Holland retiring as Lexington 2 superintendent

tflach@thestate.comJanuary 17, 2014 

Holland

— Lexington 2 school board members praised outgoing superintendent Venus Holland Friday as a “driving force” in improving instruction during her six years in charge.

The commendation came after Holland announced her retirement in mid-2015 as the top manager of education of 8,500 students in 16 schools in Cayce, Pine Ridge, South Congaree, Springdale and West Columbia.

Efforts to reach Holland, known as an enthusiastic leader for the schools she oversaw, were unsuccessful Friday.

But she told board members in a letter that “I am not going to be able to work as long as I had originally indicated.”

She is stepping down after “much prayerful consideration” to help handle a family matter, the letter said.

The statement from board members also praised her for “steady leadership” in guiding Lexington 2 through layoffs, furloughs and other cutbacks after state aid declined during a recession three years ago.

One of her last challenges will be helping shape a package of new schools and renovations – a plan whose preliminary price tag is more than $200 million – that could go to voters for acceptance as soon as Nov. 4. The plan would raise property taxes by an amount undetermined yet.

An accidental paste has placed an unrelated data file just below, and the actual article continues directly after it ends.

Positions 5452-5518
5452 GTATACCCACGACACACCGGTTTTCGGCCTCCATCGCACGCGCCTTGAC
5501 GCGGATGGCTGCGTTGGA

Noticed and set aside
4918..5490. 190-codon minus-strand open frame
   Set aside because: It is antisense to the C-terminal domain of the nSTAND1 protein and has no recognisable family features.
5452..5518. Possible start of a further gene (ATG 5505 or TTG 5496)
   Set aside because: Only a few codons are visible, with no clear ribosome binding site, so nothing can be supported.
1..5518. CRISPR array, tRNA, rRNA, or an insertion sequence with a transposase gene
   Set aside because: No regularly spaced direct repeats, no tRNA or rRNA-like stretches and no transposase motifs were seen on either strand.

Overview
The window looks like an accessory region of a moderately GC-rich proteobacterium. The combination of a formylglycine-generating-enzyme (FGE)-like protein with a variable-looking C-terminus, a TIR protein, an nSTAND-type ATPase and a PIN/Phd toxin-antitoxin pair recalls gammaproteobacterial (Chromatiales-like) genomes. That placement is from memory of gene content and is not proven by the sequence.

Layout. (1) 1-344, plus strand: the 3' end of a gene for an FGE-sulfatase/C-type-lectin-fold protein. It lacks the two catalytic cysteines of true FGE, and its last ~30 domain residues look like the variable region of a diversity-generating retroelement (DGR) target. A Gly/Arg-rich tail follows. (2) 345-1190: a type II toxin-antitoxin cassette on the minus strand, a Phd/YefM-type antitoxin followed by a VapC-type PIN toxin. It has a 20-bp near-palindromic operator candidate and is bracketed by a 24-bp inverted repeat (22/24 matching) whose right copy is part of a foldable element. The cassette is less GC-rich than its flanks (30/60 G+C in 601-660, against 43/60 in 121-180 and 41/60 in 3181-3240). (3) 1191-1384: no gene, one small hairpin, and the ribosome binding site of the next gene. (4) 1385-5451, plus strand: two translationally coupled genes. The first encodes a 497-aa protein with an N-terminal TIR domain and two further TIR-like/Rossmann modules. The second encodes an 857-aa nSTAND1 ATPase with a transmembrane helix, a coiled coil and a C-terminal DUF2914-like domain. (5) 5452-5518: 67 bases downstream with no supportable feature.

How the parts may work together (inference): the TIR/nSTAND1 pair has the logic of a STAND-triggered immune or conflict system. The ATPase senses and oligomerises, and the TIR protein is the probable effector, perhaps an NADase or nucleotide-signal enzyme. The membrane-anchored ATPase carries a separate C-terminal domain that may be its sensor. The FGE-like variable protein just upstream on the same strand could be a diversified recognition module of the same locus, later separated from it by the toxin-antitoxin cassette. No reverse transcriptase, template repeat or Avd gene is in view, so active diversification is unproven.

Holland rose through the ranks from social studies teacher to principal to administrator and superintendent during 27 years in Lexington 2. She will stay through June 30 next year as one of four women in charge of school operations in the Columbia area.

She is leaving “on her own terms,” board chairman Bill Bingham said. “She was under no pressure.”

Her notice allows “plenty of time for a nice, smooth transition,” he added.

In coming months, board members will mull the type of new leadership desired and decide whether it is in-house as with recent choices or necessary to seek it elsewhere, Bingham said.

New way to hire temporary teachers

Lexington 2 school board members may bring in a temporary staff firm to handle substitutes when teachers are sick or absent for personal reasons.

The proposal is being examined as a test to help hold down the rising cost of health care insurance.

Some of the 150 fill-ins work enough to qualify for coverage and more are likely to do so in the future, officials say.

The plan is on hold, after some board members expressed concern about the quality of instructors that may be used if the step is taken.

Reach Flach at (803) 771-8483.

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